I’m a terrible forager–a scrappy forager, but a shamefully inefficient one. I don’t have the right equipment or knowledge to preserve what I find. I’m on a tight budget as a grad student, so I don’t have a lot of disposable income to buy foraging accessories. I’m also living in a rented duplex and am considering going abroad after graduation, so amassing valuable goods isn’t a smart option for me. If I had all the money and safe storage, here’s what my foraging wish list would look like.
- Car. I don’t really want a car because my city location promotes a healthy lifestyle of commuting by bicycle. If I had a car, I would get lazy whenever the weather wasn’t perfect (9 months of the year in Portland). But the best mushroom spots aren’t in the city, and while I can get to many of them by bicycle, it takes a multiple-day journey. I’ve been trading my mushrooming expertise for rides to the coast and Cascades, but it would be nice to work around my own schedule. In addition, a car is handy for mega loads of tasty goods, which brings me to the next item of my wish list.
- Bike trailer or cargo bike. You can haul mega material with a bike trailer or group of bikes with trailers. Serious Portland cyclists organize to move entire households from one side of the city to the other. The weekend before last, I participated in a bike harvest of persimmons with the Portland Fruit Tree Project. We carried ladders and harvesting poles on a long trailer and hauled the fruit in a big plastic bin on a flat bike trailer. Portland Pedal Power used their commercial shipping set-up to take 150 pounds of persimmons to the Urban Gleaners, who could distributed the fresh fruit to at least 30 families in need.
- Harvesting pole. Ladder. These are critical to be an effective tree-fruit forager. My boyfriend made a harvesting pole out of bamboo, a soda bottle, and a coat hanger. It was admirably resourceful engineering, but flimsy.
- Food dehydrator. I just borrowed an Excalibur dehydrator from a friend. It’s pretty deluxe. If I had one of my own I would use it for supreme bolete harvests, fruit leathers, seaweed. This is one of the middle-grade models for only $200! (ha!)
- Juicer. Somewhat like the opposite of a food dehydrator. Juice is easier to consume quickly than whole fruit. If I get too many apples, I can just juice the ones I know I can’t eat in time.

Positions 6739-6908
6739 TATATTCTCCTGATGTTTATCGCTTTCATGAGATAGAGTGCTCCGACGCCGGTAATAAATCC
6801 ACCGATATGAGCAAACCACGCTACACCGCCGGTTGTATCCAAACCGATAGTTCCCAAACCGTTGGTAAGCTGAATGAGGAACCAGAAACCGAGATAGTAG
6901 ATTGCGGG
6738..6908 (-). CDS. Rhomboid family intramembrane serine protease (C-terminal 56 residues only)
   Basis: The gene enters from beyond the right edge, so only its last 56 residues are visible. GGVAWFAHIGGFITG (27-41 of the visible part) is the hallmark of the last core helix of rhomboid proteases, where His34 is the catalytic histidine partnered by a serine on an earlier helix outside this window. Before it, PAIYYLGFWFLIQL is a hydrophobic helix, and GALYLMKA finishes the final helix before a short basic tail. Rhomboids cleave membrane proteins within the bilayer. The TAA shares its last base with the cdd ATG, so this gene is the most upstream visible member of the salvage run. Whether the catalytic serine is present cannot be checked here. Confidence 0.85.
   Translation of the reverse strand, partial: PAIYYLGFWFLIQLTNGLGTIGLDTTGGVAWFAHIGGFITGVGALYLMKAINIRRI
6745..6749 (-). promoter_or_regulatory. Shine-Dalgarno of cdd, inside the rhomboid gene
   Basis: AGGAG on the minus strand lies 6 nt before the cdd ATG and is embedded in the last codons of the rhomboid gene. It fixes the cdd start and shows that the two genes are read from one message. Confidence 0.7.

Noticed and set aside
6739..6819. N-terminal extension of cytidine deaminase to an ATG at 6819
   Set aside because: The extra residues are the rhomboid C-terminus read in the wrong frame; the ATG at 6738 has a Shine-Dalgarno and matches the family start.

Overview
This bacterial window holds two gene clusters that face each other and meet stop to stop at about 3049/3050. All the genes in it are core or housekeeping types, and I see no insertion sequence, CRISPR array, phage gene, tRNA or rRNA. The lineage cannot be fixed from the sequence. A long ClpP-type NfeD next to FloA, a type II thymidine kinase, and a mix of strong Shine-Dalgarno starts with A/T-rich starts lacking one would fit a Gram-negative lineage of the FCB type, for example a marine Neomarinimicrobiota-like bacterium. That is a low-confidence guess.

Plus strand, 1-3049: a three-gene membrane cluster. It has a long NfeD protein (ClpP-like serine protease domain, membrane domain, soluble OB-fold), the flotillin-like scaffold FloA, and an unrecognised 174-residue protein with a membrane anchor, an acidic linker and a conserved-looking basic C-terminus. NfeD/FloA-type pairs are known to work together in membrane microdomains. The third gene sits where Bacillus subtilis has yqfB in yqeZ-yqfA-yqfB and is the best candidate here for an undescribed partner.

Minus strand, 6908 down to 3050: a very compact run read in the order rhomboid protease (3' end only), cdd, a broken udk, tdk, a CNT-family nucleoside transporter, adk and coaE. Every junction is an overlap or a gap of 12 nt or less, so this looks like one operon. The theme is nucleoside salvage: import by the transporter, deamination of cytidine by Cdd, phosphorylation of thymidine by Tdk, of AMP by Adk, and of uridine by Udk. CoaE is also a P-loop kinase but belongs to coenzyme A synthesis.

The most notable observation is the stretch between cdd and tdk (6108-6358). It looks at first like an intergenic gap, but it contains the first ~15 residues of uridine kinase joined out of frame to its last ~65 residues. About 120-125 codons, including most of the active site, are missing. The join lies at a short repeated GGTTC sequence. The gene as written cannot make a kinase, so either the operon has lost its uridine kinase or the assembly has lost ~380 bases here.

- Pressure cooker, canner, steam canner? I don’t know how to can. This is something I can learn. I don’t know exactly what I need for canning, but I know it is expensive.
- Food mill. No more picking out seeds by hand.
- Mushroom identification chemicals. There are a few chemical tests you can perform on mushrooms to help you figure out what they are. The most important chemical is potassium hydroxide (KOH). Others are ammonia, iron salts, hydrochloric acid (HCl), and Melzer’s Reagent. None are particularly expensive (at least in bulk) or difficult to find (try a hardware store or maybe craft store), but I don’t need much and don’t want to have a lot sitting around (especially since some are dangerous). Mostly I’m just lazy and hate spending money.
- Truffle hunting dog or pig. I’d prefer a dog. Pigs aren’t furry and I bet they’re ornery. All I have are three useless indoor house cats, and they are my roommates’, not mine. I’m pretty sure one of them could learn how to sniff out truffles, but you can’t put a cat in the woods and just expect it to come back when you call. Wouldn’t it be awesome to have a truffle hunting cat, though?
- Patience. Foraged food (with the exception of fresh mushrooms and fruit) take a lot of processing. Hey, store bought food requires a lot of processing, (wheat, what the hell?), it’s just that the processing happens before we purchase it. I’d be much happier with wild nuts and grains if making them edible wasn’t so laborious. I wish someone could buy me some patience.
Consider this a Christmas wish list. Some of the items will only set you back a few hundred (or thousand) dollars.